Melinda Gates: Women throughout the world deserve access to birth control
She says women in sub-Saharan Africa and South Asia often lack sufficient access
Women who have contraception can plan their lives and make intelligent choices, she says
Gates: A new initiative aims to provide birth control to 120 million additional women, girls
Editor’s Note: Melinda Gates is co-chair of the Bill & Melinda Gates Foundation.
The vast majority of women in the United States use birth control. Some of us may even consider it a minor annoyance. Sometimes we forget to take our pills. The side effects can be painful. But we put up with it because it’s so important to have the power to determine our future.
I didn’t fully appreciate how much contraceptives changed my life because I never lacked access to them.
That is, I didn’t fully appreciate them until I got involved in global health and learned that hundreds of millions of women and girls in sub-Saharan Africa and South Asia don’t have access to contraceptives. The lack of birth control is more than a minor annoyance. It can be a significant barrier to a better life. When I learned what many women in poor countries faced, I asked myself: What would my life have been like if I hadn’t been able to use birth control?
This week at the London Summit on Family Planning, a partnership of national governments from developing and developed countries, foundations, the private sector and NGOs is launching a groundbreaking effort to make sure no woman has to ask herself that question. Our goal is to make modern contraceptives and family planning information and services available to an additional 120 million women and girls in the world’s poorest countries over the next eight years.
I’m passionate about family planning because when I travel and talk to women in developing countries, what’s universally clear is that they demand access to contraceptives. They want the power to determine their future. They know that when they can decide when they have children, they are healthier, their children are healthier, their families are more successful and their communities are more prosperous.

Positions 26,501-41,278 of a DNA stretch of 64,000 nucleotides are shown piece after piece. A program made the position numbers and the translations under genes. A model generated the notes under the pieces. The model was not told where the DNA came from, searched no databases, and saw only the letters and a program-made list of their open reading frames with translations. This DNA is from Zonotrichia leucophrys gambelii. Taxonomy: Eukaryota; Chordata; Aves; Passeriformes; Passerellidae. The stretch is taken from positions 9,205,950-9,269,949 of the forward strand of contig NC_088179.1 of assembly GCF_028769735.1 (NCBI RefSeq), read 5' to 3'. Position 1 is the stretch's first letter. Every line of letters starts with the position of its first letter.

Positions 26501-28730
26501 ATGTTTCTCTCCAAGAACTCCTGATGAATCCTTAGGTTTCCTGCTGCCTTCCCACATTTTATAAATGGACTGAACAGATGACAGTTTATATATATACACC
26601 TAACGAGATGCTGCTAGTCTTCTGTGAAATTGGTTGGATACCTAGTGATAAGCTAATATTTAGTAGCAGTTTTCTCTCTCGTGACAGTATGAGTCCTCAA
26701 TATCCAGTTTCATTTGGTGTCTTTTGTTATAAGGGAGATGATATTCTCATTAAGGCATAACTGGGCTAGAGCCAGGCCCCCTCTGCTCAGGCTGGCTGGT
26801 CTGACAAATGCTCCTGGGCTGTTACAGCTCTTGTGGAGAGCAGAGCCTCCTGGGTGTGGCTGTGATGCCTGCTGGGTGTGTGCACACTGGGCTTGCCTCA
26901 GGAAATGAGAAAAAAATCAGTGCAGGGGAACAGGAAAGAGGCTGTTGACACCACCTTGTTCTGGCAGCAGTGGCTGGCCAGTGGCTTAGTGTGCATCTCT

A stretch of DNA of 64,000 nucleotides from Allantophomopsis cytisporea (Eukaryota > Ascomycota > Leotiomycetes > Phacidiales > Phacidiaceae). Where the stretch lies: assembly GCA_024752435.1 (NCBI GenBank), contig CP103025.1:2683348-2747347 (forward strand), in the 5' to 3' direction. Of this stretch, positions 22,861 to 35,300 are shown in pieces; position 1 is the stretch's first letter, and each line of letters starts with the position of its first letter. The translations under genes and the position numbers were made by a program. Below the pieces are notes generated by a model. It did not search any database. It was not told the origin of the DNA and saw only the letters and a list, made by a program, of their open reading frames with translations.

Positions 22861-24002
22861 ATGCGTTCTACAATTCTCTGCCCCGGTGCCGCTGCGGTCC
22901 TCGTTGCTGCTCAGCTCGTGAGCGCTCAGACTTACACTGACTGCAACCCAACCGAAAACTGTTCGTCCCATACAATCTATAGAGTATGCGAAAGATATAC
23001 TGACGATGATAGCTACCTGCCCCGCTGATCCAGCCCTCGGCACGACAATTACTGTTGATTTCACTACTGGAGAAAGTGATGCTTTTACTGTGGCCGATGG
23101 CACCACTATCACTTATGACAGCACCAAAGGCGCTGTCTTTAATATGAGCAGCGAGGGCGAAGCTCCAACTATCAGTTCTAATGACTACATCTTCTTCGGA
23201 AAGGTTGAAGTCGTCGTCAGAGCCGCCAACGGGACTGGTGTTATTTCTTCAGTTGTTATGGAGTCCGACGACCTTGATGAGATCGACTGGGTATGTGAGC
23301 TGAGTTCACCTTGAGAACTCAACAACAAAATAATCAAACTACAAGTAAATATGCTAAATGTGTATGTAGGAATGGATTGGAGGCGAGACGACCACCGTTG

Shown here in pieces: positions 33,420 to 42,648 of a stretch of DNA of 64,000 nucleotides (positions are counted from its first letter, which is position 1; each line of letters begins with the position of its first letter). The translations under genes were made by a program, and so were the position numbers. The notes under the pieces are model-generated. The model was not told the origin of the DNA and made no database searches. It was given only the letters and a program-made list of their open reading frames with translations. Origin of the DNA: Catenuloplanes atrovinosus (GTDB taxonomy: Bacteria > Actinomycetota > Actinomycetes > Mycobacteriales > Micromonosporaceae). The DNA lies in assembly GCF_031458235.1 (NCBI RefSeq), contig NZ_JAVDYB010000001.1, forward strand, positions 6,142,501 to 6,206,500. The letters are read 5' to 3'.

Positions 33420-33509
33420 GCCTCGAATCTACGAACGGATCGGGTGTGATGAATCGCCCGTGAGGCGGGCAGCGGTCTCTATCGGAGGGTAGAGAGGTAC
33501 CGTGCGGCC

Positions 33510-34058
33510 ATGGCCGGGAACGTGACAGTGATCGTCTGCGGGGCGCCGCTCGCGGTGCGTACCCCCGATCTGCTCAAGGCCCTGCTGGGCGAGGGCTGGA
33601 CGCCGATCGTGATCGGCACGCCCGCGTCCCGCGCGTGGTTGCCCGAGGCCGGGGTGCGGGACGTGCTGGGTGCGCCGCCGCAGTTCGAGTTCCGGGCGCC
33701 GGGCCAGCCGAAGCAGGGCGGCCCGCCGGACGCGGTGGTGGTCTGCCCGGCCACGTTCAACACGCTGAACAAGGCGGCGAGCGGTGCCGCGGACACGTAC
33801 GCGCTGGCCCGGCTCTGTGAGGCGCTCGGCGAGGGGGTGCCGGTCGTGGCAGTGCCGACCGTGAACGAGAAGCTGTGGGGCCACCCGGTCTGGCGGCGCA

Tragically, there are too many places where this virtuous cycle of social and economic development isn’t happening. Nearly 13 million adolescent girls give birth each year in developing countries, typically before they are physically, emotionally or economically prepared. And when girls delay childbearing until their 20s, they are more likely to stay in school. Women who have been educated are likely to marry later, have healthier families and be able to invest in their children’s education.
Simply giving women the means to space the births of their children three years apart would decrease deaths of children 4 and younger by 25%.
Already, there are a number of efforts underway that promise to give more women access to the lifesaving contraceptives they demand. In Senegal, we are investing in a pilot project to ensure that health clinics are always stocked with the full range of modern contraceptives, including implants, injectables and IUDs that put the power in the hands of women. Imagine what it would be like to travel for hours to a clinic for contraceptives, only to find that they are out of stock.
I am excited to see that developing countries such as Senegal are investing in innovative programs to ensure that women will always have options when they go to the clinic.
There is also important research underway on new health products that offer women even more options. I am enthusiastic about a new injectable device that women can administer themselves, so they don’t have to travel to the clinic. In the United States, we administer our own birth control. It’s hard to picture what it would be like if we had to see our doctor constantly to plan our families effectively. This new device will empower women in countries where the pill isn’t popular to plan for themselves.
Last year, I met with a group of women in Nairobi’s Korogocho slum who talked openly about their family life and why they use birth control. After two hours, a woman named Mary Ann summed up the conversation with something I will never forget. She said: “I want to bring every good thing to one child before I have another.”
That single phrase captures the reason I am so deeply committed to family planning and why I am so enthusiastic about the London Summit. Bringing every good thing to our children starts with women everywhere being empowered to plan their family. On July 11, I hope you can tune in to witness the unprecedented commitments of all our partners and pledge your support for every woman and girl to have the opportunity to determine her own future.
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The opinions expressed in this commentary are solely those of Melinda Gates.